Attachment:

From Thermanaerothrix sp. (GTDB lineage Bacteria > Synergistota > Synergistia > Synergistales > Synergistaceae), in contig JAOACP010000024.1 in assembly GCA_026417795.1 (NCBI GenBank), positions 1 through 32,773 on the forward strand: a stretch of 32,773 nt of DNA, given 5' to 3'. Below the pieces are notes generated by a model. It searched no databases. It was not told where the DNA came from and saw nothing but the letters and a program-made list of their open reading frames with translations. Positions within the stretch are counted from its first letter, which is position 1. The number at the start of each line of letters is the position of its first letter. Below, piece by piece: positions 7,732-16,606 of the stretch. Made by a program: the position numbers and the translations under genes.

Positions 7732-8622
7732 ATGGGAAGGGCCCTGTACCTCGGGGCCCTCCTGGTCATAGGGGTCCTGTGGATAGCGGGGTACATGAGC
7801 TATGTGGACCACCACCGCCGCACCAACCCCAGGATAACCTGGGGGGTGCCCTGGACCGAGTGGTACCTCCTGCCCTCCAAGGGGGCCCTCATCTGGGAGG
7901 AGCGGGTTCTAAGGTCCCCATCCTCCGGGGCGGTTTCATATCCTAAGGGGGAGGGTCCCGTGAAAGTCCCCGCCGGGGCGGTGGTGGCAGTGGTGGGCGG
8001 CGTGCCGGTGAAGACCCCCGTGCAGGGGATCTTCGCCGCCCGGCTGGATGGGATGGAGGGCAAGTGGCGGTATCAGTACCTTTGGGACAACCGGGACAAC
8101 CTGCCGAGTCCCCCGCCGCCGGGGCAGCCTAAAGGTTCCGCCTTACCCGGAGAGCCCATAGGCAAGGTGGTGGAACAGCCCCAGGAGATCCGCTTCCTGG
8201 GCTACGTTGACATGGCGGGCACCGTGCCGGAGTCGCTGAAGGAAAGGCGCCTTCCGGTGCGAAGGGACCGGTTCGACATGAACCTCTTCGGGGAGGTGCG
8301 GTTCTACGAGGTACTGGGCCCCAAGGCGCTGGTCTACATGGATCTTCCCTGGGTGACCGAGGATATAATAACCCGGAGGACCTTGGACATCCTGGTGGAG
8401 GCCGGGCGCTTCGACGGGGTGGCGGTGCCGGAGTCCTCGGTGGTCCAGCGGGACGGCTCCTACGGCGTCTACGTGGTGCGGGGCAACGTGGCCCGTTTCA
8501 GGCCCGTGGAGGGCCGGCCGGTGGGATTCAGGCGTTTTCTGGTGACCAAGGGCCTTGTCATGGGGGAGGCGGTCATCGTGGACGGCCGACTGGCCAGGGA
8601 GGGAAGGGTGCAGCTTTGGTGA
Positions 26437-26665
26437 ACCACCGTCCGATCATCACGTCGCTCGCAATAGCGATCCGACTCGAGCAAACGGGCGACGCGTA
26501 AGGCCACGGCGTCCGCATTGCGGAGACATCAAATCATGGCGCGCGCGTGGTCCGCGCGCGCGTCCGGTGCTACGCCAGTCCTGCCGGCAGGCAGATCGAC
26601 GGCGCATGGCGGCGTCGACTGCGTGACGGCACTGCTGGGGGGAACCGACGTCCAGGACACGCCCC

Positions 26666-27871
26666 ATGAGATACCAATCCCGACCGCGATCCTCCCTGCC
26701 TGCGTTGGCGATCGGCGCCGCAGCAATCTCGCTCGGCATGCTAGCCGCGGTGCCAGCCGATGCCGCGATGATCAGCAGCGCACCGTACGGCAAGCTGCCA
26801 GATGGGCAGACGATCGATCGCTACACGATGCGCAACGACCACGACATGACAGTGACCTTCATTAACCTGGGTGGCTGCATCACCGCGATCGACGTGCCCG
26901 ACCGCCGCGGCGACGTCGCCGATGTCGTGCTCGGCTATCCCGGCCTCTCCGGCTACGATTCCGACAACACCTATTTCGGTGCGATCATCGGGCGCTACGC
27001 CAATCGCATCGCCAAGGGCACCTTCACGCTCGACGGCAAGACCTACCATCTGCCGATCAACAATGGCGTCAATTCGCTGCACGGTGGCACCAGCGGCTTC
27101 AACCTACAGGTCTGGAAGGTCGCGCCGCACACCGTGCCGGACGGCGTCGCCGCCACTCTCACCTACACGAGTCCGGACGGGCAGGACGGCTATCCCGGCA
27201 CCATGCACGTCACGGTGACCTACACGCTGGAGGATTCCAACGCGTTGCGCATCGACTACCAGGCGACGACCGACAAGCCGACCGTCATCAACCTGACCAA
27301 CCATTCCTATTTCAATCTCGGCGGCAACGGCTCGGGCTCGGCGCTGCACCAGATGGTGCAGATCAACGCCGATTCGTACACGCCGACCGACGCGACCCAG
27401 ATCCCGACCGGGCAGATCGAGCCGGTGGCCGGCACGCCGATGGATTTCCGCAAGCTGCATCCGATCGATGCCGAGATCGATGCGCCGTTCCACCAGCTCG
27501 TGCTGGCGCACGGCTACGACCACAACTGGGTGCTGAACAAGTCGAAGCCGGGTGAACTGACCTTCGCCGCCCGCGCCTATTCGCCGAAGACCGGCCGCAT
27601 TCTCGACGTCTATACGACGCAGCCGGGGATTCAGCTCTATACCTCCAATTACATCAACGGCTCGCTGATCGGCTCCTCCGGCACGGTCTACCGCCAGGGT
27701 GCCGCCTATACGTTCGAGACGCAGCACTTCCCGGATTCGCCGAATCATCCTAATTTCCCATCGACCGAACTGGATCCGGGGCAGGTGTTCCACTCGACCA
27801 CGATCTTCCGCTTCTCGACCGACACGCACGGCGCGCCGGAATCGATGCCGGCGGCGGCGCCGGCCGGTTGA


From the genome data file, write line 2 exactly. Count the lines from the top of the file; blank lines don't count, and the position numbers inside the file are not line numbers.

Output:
Positions 7732-8622